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Song Premiere "Colors of Your Brain" by James Sardone (of Brickbat)

14 July 2023

Photo Credit: James Sardone

Most of us have shared that moment of discovery over an archival piece of treasure found in the hidden past of our parents. A photo of our father in a youthful stance, backpacking across the country for three months, that he never mentioned before the moment you found it hidden in a desk drawer. A box our mother lugged around for years and years, and inside is a New Order t-shirt with the perfect rips and holes that a high-end streetwear manufacturer dreams of. And in one sweeping moment, their past lives have become nuanced and dreamlike; their advice has become wisdom; their words become gospel.

This is the feeling of James Sardone’s newest release, Colors, and first and foremost on the lead track, “Colors of Your Brain,” premiering here on The Big Takeover. From the days of his post-punk trio, Brickbat, in the 1980’s, and his New York hardcore-honkytonk years; imagine the artifacts Sardone has tucked away in the attic. He releases them with a careful palm in every moment of Colors. From the sweeping vocal melodies channeled by an obvious obsession with 1980’s British new-wave, single-coiled guitar riffs dripping in reverb, and basslines fit for anyone who ever wore a trench coat in the summer—Colors will find a moment to whisk you away.

The lead track, “Colors of Your Brain,” Sardone brings his parental-like advice to masses. “Listen to the colors of your dreams/Even though love’s not what it seems.” It’s simple, it’s clear, it’s exactly what you’d need to hear on a Friday night when you’ve drank too much and come home to a plate of late-night pancakes and a non-judgmental tone of voice. “Colors of Your Brain” knows that it’s an anthem. It holds tempo and its brightness from the very start. We are welcomed by major chords, Sardone’s impressive tenor, and a plucky synth. You’ll find an early affinity in the bass line. It’s driving, it’s constant, it’s dependable. “Colors of Your Brain” keeps its lightness through the entirety of the song. A chorus of “Ahh’s,” a single-string guitar riff, a slightly dissonant post-chorus refrain: all hallmarks of a song that will stick in your head long after the blue-tooth headphones are powered down.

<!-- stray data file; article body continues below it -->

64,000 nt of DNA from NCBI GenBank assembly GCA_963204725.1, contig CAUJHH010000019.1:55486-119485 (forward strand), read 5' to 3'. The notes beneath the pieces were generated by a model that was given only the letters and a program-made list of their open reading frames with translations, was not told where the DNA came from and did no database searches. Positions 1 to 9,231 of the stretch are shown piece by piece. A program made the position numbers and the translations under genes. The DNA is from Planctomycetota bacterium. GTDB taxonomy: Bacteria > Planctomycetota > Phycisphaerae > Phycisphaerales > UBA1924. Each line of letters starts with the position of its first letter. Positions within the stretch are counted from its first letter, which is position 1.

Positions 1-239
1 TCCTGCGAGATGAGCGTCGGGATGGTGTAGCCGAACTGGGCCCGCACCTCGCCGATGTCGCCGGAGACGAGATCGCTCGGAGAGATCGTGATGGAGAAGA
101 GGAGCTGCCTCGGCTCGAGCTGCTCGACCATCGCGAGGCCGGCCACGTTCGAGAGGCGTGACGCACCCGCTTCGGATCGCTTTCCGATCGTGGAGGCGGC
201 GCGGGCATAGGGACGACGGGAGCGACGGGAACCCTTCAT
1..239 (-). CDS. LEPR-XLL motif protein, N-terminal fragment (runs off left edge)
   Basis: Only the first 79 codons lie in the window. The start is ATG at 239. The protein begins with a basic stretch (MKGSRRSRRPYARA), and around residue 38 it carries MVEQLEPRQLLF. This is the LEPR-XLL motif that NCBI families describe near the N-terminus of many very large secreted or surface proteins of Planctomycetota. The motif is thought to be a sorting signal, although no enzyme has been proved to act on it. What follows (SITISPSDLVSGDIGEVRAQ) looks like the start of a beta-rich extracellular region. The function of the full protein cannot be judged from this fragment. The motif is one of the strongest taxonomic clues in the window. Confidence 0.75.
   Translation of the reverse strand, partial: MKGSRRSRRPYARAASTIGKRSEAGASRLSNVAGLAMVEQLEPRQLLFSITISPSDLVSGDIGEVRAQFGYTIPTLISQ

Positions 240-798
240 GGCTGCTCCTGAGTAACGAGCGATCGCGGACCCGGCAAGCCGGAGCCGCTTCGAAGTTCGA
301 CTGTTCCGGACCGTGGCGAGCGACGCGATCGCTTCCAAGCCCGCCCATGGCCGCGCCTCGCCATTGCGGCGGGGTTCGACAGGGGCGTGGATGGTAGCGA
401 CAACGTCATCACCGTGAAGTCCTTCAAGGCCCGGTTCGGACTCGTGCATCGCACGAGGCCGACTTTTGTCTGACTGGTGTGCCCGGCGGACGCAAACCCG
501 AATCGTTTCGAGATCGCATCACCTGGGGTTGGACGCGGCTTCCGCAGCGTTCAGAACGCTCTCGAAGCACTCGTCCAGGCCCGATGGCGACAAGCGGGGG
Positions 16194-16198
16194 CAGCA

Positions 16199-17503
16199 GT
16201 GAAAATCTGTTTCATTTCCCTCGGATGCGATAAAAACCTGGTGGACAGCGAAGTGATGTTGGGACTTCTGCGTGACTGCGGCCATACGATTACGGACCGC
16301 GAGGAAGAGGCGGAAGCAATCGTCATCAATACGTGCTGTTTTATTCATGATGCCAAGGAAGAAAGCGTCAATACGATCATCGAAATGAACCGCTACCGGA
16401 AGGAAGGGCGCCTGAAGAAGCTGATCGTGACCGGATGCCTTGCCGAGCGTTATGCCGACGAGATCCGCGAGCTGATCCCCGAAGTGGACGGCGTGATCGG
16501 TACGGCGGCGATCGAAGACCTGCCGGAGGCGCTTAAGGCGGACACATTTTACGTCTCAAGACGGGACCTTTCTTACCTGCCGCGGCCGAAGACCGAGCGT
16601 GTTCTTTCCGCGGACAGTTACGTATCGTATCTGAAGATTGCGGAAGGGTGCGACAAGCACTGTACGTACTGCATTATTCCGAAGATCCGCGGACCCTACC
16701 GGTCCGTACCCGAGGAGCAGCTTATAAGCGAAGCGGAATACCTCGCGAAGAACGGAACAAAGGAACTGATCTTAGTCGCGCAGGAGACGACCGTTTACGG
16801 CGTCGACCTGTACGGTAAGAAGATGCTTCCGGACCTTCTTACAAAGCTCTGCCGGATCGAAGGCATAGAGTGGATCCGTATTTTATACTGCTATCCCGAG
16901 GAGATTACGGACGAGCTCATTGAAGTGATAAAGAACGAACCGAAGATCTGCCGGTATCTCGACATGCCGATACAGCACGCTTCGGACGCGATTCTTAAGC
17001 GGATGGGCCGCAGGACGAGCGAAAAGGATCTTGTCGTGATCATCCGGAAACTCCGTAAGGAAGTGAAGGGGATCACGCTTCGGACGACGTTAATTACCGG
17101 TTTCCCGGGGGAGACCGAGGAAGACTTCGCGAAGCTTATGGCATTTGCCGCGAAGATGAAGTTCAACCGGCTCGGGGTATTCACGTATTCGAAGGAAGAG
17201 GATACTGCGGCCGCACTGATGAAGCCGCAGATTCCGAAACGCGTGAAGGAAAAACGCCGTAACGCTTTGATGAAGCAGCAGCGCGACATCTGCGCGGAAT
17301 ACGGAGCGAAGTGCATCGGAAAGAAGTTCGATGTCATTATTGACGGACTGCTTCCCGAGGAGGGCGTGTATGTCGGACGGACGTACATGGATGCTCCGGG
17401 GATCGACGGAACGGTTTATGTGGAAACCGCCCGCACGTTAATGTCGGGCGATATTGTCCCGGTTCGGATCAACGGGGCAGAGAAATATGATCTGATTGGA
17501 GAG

“Life of Love,” the second track on Colors, gives a different glimpse of Sardone’s musical qualifications. We’re led gently by the hand by a melancholic riff layered over an airy synth pad, but then we break into a sprint through the abandoned warehouse with the hi-tempo crack of a snare and Sardone’s close-to-shouting lyrics: “I want to live a life of love with you/ Now you lead me to your rooms full of rooms/I tried to breathe and take in the air/It just may suffocate me.” The track feels urgent, fervent, pleading with the listener to stay and listen. By the midpoint of the song, you’re hoping for a major chord, begging for a release. Sardone gives it to us in the perfect form of a voiceless bridge where the guitar shines and shimmers, but there is a hint of dissonance as a reminder that all good things must come to an end. By the time this track is finished, you are breathless. It’s tight, fast, punchy, and exactly what it needs to be.

Sardone doesn’t want us to forget our neighborhood. Nostalgia is his vice, and he finds himself searching for it in the little moments of Colors. In a slowed down cover of “Dreaming” by Blondie, Sardone lets the nostalgia drip from the honeycomb. If any cover was to make it on Colors, this is almost too perfect of a choice. The lyrics, “I sit by and watch the river flow/I sit by and watch the traffic go,” is from a new voice—his voice. Having spent so much time in a single place—his hometown of Wilmington, NC—it’s obvious that Sardone has seen the city’s metamorphosis since his days of Brickbat. Having released three tracks with Fort Lowell’s This Water is Life project, a musical spotlight on the Cape Fear River Basin’s health and safety, Sardone knows that his neighborhood needs a brighter dream for a better future. And dreaming is free.

The final two tracks are remixes of “Colors of Your Brain” from De La Noche, the ILM indie R’n’B duo with an equally impeccable musical history much like Sardone’s. One cut is a DJ’s dream. A pithy drum track that pushes the song further into the Substance era of New Order. The second cut runs a little over eleven minutes—a much lazier DJ’s dream of keeping the crowd going until he’s back from grabbing a comped gin and tonic from the bartender.

Colors is an album of the cultural moment that the world is trying to inauthentically replicate in our modern age. It’s coming from a songwriter who still remembers the days of true DIY, a songwriter who purchased physical copies of music at a brick and mortar, a songwriter who saw the landscape of music change with the internet, a songwriter who likely walked around with a four-track Tascam in a ratty backpack. A songwriter who remembers when that highway was a two lane, remembers when the beer was cheap, when the book was better than the movie, when the water was sweeter, when the air was cleaner, and when the streetlights still had that faint yellow glow that reminded you it’s time to go home.

—Taylor John Salvetti

Enjoy our world premiere of “Colors of Your Brian” on The Big Takeover, where James Sardone will lead you back home.

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